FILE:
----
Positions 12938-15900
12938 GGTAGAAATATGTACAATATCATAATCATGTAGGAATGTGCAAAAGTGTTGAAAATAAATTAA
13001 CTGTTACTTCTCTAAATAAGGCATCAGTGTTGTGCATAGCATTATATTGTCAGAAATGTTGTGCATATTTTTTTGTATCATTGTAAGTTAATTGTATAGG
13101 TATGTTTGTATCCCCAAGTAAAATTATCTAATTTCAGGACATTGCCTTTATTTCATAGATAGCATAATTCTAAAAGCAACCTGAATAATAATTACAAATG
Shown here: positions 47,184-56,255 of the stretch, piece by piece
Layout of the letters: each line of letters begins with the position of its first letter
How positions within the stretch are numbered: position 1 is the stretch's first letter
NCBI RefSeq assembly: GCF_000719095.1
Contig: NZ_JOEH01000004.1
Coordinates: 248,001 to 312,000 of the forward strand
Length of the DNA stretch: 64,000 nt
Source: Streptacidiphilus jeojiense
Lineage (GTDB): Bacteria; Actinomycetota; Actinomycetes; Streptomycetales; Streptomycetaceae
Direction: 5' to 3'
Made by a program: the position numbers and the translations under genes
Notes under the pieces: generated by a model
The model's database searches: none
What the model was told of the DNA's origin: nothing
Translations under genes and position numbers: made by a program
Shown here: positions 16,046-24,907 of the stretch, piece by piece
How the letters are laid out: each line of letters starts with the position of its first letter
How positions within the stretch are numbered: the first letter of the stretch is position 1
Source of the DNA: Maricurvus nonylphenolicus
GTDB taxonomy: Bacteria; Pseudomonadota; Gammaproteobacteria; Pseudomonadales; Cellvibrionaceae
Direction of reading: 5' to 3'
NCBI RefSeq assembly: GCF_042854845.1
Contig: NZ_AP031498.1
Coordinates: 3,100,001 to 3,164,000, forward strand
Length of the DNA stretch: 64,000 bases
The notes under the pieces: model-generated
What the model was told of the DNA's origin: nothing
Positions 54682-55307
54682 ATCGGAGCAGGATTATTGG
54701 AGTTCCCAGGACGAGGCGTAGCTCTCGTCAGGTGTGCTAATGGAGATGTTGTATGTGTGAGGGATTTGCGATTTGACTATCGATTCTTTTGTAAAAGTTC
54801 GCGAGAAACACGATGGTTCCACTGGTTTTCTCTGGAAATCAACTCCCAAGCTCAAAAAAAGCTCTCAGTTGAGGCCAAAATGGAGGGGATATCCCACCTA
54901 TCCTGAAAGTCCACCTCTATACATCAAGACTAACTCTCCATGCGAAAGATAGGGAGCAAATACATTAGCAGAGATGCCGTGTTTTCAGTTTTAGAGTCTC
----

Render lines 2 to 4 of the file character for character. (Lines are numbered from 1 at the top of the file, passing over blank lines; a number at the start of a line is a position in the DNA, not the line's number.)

12938 GGTAGAAATATGTACAATATCATAATCATGTAGGAATGTGCAAAAGTGTTGAAAATAAATTAA
13001 CTGTTACTTCTCTAAATAAGGCATCAGTGTTGTGCATAGCATTATATTGTCAGAAATGTTGTGCATATTTTTTTGTATCATTGTAAGTTAATTGTATAGG
13101 TATGTTTGTATCCCCAAGTAAAATTATCTAATTTCAGGACATTGCCTTTATTTCATAGATAGCATAATTCTAAAAGCAACCTGAATAATAATTACAAATG